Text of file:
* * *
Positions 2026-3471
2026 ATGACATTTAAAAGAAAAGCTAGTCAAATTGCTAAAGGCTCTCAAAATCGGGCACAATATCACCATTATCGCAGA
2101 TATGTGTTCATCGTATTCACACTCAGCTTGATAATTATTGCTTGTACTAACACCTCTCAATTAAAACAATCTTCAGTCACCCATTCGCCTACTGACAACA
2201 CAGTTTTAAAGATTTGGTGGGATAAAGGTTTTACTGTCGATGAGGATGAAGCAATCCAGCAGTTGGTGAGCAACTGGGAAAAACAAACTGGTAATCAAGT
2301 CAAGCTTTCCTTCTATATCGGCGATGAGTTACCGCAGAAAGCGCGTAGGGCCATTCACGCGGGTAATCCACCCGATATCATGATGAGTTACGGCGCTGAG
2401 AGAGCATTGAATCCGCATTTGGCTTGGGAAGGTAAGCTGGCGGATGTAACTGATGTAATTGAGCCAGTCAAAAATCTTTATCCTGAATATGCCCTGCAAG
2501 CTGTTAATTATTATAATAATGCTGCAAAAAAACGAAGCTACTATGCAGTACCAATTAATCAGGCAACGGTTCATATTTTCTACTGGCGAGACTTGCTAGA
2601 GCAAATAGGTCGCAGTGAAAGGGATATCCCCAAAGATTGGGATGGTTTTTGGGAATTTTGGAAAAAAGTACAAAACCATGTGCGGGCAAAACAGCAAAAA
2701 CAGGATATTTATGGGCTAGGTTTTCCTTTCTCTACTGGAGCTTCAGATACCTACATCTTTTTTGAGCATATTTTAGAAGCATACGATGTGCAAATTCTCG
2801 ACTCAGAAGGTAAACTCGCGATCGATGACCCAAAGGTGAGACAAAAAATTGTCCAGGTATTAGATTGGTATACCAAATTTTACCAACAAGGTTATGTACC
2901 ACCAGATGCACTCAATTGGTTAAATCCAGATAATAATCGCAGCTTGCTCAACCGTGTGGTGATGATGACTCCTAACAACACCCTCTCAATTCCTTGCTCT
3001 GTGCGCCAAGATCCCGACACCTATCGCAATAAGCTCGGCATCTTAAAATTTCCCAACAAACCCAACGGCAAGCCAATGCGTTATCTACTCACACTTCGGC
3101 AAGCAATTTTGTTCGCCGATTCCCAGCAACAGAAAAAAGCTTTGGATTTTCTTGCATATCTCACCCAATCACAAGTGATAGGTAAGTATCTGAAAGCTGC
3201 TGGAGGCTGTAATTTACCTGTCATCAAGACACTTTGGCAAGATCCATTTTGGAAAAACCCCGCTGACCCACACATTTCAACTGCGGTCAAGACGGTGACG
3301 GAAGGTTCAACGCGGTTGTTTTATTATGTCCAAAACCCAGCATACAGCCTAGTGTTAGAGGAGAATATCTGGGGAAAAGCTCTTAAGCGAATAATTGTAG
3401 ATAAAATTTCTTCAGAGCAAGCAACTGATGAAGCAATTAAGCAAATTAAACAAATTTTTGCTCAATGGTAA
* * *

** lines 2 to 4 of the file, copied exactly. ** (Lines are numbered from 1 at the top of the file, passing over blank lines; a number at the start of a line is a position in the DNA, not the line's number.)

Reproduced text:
2026 ATGACATTTAAAAGAAAAGCTAGTCAAATTGCTAAAGGCTCTCAAAATCGGGCACAATATCACCATTATCGCAGA
2101 TATGTGTTCATCGTATTCACACTCAGCTTGATAATTATTGCTTGTACTAACACCTCTCAATTAAAACAATCTTCAGTCACCCATTCGCCTACTGACAACA
2201 CAGTTTTAAAGATTTGGTGGGATAAAGGTTTTACTGTCGATGAGGATGAAGCAATCCAGCAGTTGGTGAGCAACTGGGAAAAACAAACTGGTAATCAAGT